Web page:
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Becoming nomadic, becoming woman : minoritarian becomings in the Deleuzian theater Spiegel, Jennifer B.

Abstract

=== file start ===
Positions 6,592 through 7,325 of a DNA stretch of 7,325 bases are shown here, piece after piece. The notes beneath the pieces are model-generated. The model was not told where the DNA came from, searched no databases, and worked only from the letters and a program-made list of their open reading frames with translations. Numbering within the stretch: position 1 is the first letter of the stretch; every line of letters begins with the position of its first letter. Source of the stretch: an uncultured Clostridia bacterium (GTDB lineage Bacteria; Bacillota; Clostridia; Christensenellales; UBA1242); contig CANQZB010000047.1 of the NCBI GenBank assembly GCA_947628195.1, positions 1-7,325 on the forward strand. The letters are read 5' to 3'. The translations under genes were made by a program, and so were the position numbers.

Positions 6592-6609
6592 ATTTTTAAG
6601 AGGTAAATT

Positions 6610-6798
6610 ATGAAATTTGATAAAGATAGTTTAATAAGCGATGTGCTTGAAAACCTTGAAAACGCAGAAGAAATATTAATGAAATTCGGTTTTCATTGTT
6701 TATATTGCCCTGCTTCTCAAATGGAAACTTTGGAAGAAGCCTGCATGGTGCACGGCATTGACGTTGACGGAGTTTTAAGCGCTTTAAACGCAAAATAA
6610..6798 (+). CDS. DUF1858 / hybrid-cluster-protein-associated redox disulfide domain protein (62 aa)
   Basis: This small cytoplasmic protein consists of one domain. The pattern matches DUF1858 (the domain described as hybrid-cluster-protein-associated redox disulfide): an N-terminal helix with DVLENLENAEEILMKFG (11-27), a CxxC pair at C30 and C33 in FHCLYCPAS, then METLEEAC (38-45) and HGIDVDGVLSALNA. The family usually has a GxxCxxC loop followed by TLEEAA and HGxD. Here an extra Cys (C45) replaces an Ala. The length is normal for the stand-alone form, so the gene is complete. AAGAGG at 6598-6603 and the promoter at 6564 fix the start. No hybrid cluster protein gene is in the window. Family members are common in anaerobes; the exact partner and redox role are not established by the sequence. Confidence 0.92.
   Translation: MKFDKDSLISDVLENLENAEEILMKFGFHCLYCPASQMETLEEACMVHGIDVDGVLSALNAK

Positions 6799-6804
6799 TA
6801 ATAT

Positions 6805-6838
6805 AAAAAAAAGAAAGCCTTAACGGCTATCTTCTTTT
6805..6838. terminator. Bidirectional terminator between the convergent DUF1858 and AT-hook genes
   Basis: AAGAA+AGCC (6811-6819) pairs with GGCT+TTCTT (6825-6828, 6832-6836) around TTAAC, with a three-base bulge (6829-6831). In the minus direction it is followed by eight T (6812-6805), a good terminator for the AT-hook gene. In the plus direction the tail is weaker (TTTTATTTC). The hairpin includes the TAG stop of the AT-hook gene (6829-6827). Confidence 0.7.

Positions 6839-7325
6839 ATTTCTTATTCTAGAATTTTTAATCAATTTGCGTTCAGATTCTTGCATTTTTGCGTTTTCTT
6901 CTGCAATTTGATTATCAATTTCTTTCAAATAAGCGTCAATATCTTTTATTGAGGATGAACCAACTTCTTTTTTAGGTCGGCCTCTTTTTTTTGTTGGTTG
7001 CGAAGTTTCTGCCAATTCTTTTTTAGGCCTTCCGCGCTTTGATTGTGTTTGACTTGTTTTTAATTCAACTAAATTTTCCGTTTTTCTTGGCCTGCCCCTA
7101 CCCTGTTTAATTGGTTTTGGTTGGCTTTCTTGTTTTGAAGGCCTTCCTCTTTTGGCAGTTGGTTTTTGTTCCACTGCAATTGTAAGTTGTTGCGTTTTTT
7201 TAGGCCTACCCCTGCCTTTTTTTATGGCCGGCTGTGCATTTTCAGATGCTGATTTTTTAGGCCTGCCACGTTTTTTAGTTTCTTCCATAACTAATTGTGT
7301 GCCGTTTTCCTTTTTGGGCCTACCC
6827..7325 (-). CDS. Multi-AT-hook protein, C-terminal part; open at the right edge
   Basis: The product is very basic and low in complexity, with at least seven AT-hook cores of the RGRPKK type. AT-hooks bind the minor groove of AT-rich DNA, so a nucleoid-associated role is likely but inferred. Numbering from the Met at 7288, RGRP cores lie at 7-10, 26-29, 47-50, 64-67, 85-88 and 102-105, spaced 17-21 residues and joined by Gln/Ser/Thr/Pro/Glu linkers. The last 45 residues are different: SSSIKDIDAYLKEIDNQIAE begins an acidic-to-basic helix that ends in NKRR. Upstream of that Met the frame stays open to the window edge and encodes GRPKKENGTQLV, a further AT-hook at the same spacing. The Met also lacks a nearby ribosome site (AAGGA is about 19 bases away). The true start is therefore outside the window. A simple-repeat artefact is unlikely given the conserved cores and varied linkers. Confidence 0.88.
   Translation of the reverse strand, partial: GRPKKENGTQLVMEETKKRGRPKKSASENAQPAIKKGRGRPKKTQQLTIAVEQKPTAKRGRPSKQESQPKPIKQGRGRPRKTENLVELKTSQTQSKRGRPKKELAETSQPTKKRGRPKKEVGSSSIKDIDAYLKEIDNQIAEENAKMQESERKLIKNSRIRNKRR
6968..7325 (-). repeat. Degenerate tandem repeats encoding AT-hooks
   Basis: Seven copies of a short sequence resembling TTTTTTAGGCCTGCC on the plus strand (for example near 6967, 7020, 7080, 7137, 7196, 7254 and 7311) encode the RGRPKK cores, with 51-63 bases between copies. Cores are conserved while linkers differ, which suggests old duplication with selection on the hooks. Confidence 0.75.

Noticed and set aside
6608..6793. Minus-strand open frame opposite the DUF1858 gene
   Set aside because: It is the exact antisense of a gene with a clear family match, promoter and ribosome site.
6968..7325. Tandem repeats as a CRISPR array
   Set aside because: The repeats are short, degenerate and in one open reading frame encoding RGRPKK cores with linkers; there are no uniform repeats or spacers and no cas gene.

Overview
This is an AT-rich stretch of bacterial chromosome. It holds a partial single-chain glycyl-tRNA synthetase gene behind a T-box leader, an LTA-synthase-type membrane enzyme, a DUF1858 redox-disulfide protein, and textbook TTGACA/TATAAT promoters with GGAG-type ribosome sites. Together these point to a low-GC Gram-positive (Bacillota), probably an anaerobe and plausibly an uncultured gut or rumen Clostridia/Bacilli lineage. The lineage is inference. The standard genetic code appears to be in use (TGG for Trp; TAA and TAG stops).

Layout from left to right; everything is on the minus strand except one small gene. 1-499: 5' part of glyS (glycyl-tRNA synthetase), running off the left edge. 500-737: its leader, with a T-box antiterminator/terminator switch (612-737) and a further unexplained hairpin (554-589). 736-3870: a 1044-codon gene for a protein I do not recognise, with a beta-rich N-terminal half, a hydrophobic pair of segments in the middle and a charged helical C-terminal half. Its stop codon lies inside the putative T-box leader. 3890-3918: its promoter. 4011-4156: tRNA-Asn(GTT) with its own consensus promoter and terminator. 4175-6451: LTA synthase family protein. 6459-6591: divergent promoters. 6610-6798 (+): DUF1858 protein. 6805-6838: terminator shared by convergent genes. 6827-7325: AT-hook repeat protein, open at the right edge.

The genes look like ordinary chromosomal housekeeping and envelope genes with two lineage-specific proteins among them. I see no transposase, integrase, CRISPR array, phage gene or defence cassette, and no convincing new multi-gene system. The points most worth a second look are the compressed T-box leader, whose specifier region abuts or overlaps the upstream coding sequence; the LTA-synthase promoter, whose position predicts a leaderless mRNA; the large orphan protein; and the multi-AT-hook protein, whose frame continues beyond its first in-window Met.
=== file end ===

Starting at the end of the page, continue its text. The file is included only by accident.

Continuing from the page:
In A Thousand Plateaus, Deleuze and Guattari claim that within contemporary Western society, every movement beyond the normative must pass through the stage of "becomingwoman," Woman being the dominant "other" against which the masculine political majority has defined its self-image. Becoming-Woman acts as the entryway into a nomadic theatre in so far as it indicates a willingness to inhabit positions and perspectives other than those delineated as normatively powerful and to develop according to these alternative desires. "Becoming Woman" does not, however, represent an end in itself, but plays an introductory role that may facilitate a potentially infinite number of minoritarian "becomings." Ultimately, this nomadic theatre seeks to destabilize the stronghold that identity-based thinking has on the production and limitation of our desires. It celebrates a multiplicity of desires by focusing not on the ways abstract norms and identities are represented, but rather on the way in which every lived gesture repeats a series of images and, in so doing, makes that image into something entirely new. The question I ask here, however, is to what extent can a nomadic "becoming-woman" serve to empower women and minorities given the historical lack of strong identities that have been available to facilitate their becoming? The first half of this thesis is dedicated to developing the strategies of minoritarian becoming in the Deleuzian nomadic theatre. I argue that while this approach allows us to move beyond received normative ways of being, it does not yet provide the necessary tools to assure that minority desires will not simply be appropriated by a political majority. The second half of this thesis therefore explores possible tools for developing approaches to cultural media that can not only serve a generalized process of becoming-minoritarian or becoming-woman, but that can do so in a manner that also furthers the desires of women and minorities. Here I consider the approaches of Cixous, Irigaray, Braidotti and Butler as providing possible avenues for developing these desires. My focus throughout is on how these strategies inform approaches to cultural production and I therefore show how some of these strategies work in various nonrepresentational theatre and performance pieces, including the theatrical productions of Artaud and Cixous, the drag performances of Divine, and other approaches. I conclude by suggesting a re-reading of Deleuze that allows for the insights of the feminists I examined and that may pave the way for the development of cultural media focused on building alliances amongst women and minorities through the use of community theatre and carnival.

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